A recent report from eBay sheds some new light on its payments arm, set to go solo later this year.
Although overall e-commerce sales are off the pace of recent years, the relatively strong performance of the online channel compared to stores and catalogs is making many retailers willing to pay for e-commerce expertise, executive search firm Crandall Associates says.
E-commerce sales may be off the pace of recent years, but with the online channel still performing better than stores and catalogs, plenty of companies are willing to pay for e-commerce expertise, executive search firm Crandall Associates says.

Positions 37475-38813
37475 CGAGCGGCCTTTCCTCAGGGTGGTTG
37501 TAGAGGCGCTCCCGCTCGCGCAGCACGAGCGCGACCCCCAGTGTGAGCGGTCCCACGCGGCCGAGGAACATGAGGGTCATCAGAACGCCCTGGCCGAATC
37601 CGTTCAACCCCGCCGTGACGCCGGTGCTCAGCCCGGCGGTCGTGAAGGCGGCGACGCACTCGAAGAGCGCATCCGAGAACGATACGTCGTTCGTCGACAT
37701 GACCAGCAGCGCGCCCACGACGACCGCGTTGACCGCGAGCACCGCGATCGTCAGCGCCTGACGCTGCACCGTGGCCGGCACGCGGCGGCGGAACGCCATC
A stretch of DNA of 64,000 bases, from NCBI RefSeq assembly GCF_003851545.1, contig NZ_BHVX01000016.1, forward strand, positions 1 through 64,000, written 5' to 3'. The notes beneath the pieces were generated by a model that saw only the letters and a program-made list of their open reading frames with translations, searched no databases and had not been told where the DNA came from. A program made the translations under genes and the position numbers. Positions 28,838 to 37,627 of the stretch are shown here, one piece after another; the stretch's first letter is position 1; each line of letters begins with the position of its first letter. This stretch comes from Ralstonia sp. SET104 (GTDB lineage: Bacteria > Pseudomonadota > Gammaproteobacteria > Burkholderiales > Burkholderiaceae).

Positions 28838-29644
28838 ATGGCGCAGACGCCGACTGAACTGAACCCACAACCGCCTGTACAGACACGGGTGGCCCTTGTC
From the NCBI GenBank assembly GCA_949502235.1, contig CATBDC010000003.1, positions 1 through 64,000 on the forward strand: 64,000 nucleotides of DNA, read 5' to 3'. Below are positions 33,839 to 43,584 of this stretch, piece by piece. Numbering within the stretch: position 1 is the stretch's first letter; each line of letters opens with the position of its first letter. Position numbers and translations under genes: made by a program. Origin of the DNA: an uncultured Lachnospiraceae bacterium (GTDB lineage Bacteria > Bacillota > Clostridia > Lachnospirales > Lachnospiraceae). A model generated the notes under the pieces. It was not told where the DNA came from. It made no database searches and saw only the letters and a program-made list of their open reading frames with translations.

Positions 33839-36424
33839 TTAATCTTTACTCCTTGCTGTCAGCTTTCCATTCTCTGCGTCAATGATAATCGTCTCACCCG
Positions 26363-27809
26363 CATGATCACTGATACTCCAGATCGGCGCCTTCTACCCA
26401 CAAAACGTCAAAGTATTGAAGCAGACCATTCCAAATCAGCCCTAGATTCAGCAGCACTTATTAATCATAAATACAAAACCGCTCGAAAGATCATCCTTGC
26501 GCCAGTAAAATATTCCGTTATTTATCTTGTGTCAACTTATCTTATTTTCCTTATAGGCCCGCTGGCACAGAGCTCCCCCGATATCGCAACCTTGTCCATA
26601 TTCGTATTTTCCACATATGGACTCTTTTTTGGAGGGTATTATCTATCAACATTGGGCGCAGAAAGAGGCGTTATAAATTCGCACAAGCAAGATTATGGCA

In recent conversations with bricks-and-mortar retailers, Crandall has found most planning to invest more resources in an e-commerce channel this year. “I heard many CEOs and CFOs speak of expanding their online presence in an effort to maximize growth and profit through a greater focus on their web sites, e-marketing and loyalty programs,” says Crandall president Wendy Weber.
Crandall’s latest Guide to Online and Interactive Marketing Salaries, released last month, lists salaries for a vice president of e-commerce ranging from $110,200 to $203,400.
Directors of e-commerce who have been on the job for one to three years can expect a range of $78,500 to $89,900; those with four to seven years, $92,300 to $118,700; and more than seven years, $120,400 to $142,500.
The Guide reports that salaries for natural search analysts range from $45,200 to $72,600, while search engine optimization specialists earn from $50,300 to $80,300. Affiliate managers earn $49,500 to $79,900. Web operations managers earn $65,000 to $86,200.